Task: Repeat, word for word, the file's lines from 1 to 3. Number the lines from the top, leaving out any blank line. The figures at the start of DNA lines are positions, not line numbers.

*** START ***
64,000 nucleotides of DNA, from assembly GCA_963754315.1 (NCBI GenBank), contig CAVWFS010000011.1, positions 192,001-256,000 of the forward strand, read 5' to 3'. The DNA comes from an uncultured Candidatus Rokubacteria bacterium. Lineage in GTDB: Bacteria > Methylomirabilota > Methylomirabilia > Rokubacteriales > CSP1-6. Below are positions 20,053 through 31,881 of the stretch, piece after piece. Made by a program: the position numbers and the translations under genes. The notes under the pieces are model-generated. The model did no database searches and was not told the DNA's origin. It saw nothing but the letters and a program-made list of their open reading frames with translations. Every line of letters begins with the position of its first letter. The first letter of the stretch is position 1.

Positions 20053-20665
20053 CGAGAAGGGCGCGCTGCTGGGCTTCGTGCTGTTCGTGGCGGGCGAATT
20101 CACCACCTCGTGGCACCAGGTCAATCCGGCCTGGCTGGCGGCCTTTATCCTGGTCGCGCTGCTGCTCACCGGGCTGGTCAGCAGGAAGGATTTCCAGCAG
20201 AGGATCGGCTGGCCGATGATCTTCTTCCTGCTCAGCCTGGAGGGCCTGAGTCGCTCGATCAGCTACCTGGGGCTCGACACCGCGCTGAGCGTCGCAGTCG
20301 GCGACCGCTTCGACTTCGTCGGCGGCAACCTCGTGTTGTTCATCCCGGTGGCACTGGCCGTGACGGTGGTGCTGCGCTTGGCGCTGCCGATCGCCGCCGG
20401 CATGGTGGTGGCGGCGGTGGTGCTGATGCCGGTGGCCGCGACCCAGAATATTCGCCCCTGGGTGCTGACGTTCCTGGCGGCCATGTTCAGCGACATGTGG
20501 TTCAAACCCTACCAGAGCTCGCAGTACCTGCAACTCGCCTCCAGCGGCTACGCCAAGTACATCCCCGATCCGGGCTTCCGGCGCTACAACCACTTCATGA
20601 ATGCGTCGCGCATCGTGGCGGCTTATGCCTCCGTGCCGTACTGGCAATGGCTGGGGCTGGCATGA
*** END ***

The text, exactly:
64,000 nucleotides of DNA, from assembly GCA_963754315.1 (NCBI GenBank), contig CAVWFS010000011.1, positions 192,001-256,000 of the forward strand, read 5' to 3'. The DNA comes from an uncultured Candidatus Rokubacteria bacterium. Lineage in GTDB: Bacteria > Methylomirabilota > Methylomirabilia > Rokubacteriales > CSP1-6. Below are positions 20,053 through 31,881 of the stretch, piece after piece. Made by a program: the position numbers and the translations under genes. The notes under the pieces are model-generated. The model did no database searches and was not told the DNA's origin. It saw nothing but the letters and a program-made list of their open reading frames with translations. Every line of letters begins with the position of its first letter. The first letter of the stretch is position 1.

Positions 20053-20665
20053 CGAGAAGGGCGCGCTGCTGGGCTTCGTGCTGTTCGTGGCGGGCGAATT